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Sri Lanka PM Proposes Privatisation of Airlines, Printing Money to Pay Salaries

The country is on the verge of formally defaulting on foreign debt.

Published
World
4 min read
Sri Lanka PM Proposes Privatisation of Airlines, Printing Money to Pay Salaries
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Sri Lanka's new Prime Minister Ranil Wickremesinghe, on Monday, 16 May, proposed privatising the country’s loss-making national carrier Sri Lankan Airlines amid the ongoing crisis in the island nation.

The country has also been forced to print money to pay government salaries and is on the verge of formally defaulting on foreign debt, with the grace period of two unpaid foreign bonds ending on Wednesday, 18 May. The new PM also pledged to announce a new relief budget to replace President Gotabaya Rajapaksa's "development" budget that stoked Asia's fastest inflation rate.

For the past several weeks, Sri Lanka has been going through an economic meltdown of a scale unseen since the country's financial crisis of 1948. As a result, prices of essential commodities like rice, milk, and oil have skyrocketed, resulting in massive nationwide protests and political instability.

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The government's plan to sell its national airline to check losses is a part of its efforts to stabilise the country's finances.

Wickremesinghe informed that the carrier lost 45 billion Sri Lankan rupees ($124 million) in the year ending March 2021, reported Bloomberg.

"Even if we privatise Sri Lankan Airlines, this is a loss that we must bear. You must be aware that this is a loss that must be borne even by the poor people of this country who have never stepped on an airplane," Wickremesinghe said, as per Al Jazeera.

Sri Lankan Airlines was managed by Emirates Airlines from 1998 to 2008.

The government had bought back a stake in Sri Lankan Airlines from Dubai's Emirates in 2010. The national carrier has a fleet of 25 Airbus SE planes. It flies to various destinations, including Europe, the Middle East, and South and Southeast Asia.

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Country Printing Money to Pay Salaries

The new PM, who is less than a week into the job, also said he was forced to print money to pay salaries, which will put pressure on the nation's currency. It was reported on Monday, 16 May, that the country was left with just a day's stock of gasoline.

"The next couple of months will be the most difficult ones of our lives," Wickremesinghe said. "We must immediately establish a national assembly or political body with the participation of all political parties to find solutions for the present crisis."
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PM Pledges to Announce New Relief Budget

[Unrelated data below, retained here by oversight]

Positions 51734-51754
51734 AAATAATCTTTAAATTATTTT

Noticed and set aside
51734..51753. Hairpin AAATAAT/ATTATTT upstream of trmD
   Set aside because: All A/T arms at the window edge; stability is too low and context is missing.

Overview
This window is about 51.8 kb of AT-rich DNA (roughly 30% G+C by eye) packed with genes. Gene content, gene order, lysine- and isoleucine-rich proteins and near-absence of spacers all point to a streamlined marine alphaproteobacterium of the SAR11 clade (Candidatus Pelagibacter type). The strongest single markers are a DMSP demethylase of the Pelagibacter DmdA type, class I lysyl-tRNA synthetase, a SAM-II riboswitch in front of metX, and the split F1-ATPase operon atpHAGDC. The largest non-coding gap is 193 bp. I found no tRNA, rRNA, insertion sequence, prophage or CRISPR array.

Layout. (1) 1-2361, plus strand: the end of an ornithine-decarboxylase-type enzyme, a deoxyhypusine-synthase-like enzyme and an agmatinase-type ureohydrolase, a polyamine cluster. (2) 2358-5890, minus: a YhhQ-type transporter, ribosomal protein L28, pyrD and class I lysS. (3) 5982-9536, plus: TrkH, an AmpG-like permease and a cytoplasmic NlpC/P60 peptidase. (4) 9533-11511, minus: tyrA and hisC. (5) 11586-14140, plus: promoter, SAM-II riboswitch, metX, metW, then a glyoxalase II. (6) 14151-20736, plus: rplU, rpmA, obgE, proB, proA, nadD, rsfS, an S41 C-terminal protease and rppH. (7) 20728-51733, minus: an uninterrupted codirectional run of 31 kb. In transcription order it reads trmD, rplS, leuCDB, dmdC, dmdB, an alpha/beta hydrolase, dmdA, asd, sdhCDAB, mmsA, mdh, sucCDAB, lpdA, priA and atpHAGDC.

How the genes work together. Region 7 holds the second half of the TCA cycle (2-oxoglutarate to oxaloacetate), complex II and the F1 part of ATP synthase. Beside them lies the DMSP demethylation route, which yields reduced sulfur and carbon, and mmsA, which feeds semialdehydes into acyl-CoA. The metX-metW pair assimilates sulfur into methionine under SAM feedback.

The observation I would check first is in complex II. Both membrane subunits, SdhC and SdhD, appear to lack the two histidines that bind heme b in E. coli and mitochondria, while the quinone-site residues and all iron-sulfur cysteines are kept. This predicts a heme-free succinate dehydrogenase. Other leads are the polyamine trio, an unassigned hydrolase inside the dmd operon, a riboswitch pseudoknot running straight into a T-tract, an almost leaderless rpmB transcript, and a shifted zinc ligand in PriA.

Wickremesinghe further said that the Cabinet would also propose that the parliament increases the treasury bill issuance limit from 3 trillion rupees to 4 trillion rupees, forecasting a budget deficit of 13% of gross domestic product for the year ending December 2022.

Wickremesinghe is yet to appoint a finance minister to lead bailout talks with the International Monetary Fund.

The country is currently seeking bridge loans from countries including India and China. It remains unclear if the government would get the cash since they do not have a full Cabinet at present.
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Sri Lanka Sliding Into Default

Sri Lanka is currently sliding into default. The country is nearly bankrupt and has also suspended repaying around $7 billion in foreign loans due this year.

The grace period of two unpaid foreign bonds will end on Wednesday, 18 May. The country has to pay $25 billion by 2026. The country's total foreign debt is $51 billion.

The finance ministry says the country currently has only $25 million in usable foreign reserves. Wickremesinghe informed that around $75 billion is needed urgently to help provide people with essential items. However, the country's treasury is struggling to find even $1 billion.

He further said that there was an acute shortage of medicines, and it was becoming extremely difficult to buy anti-rabies medicines and drugs to treat heart diseases.

"I have no desire to hide the truth and to lie to the public. Although these facts are unpleasant and terrifying, this is the true situation. For a short period, our future will be even more difficult than the tough times that we have passed," Wickremesinghe said.

"We will face considerable challenges and adversity. However, this period will not be long," he said, adding that countries with which he has spoken have pledged to help in the next few months.

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Background

Sri Lanka President Gotabaya Rajapaksa had declared a state of emergency in the country from 7 May onwards, giving security forces sweeping powers amid anti-government protests. This was the second time in five weeks that an emergency was declared in the country.

The economic crisis in Sri Lanka has pushed citizens to hit the streets and protest against the ruling dispensation. Thousands of people calling for political change and demanding the resignation of President Gotabaya Rajapaksa are protesting in Colombo.

As a response to this, President Rajapaksa imposed emergency across the country on 11 April for a period of five days. The government reimposed emergency once again on 6 May, after protests went violent in front of the Parliament. The month-long ongoing protest across Sri Lanka also forced President Gotabaya's brother Mahinda Rajapaksa to resign as the prime minister.

Last week, Wickremesinghe, the 73-year-old leader of the United National Party, was sworn in as the island nation's new prime minister.

(With inputs from Bloomberg and Al-Jazeera.)

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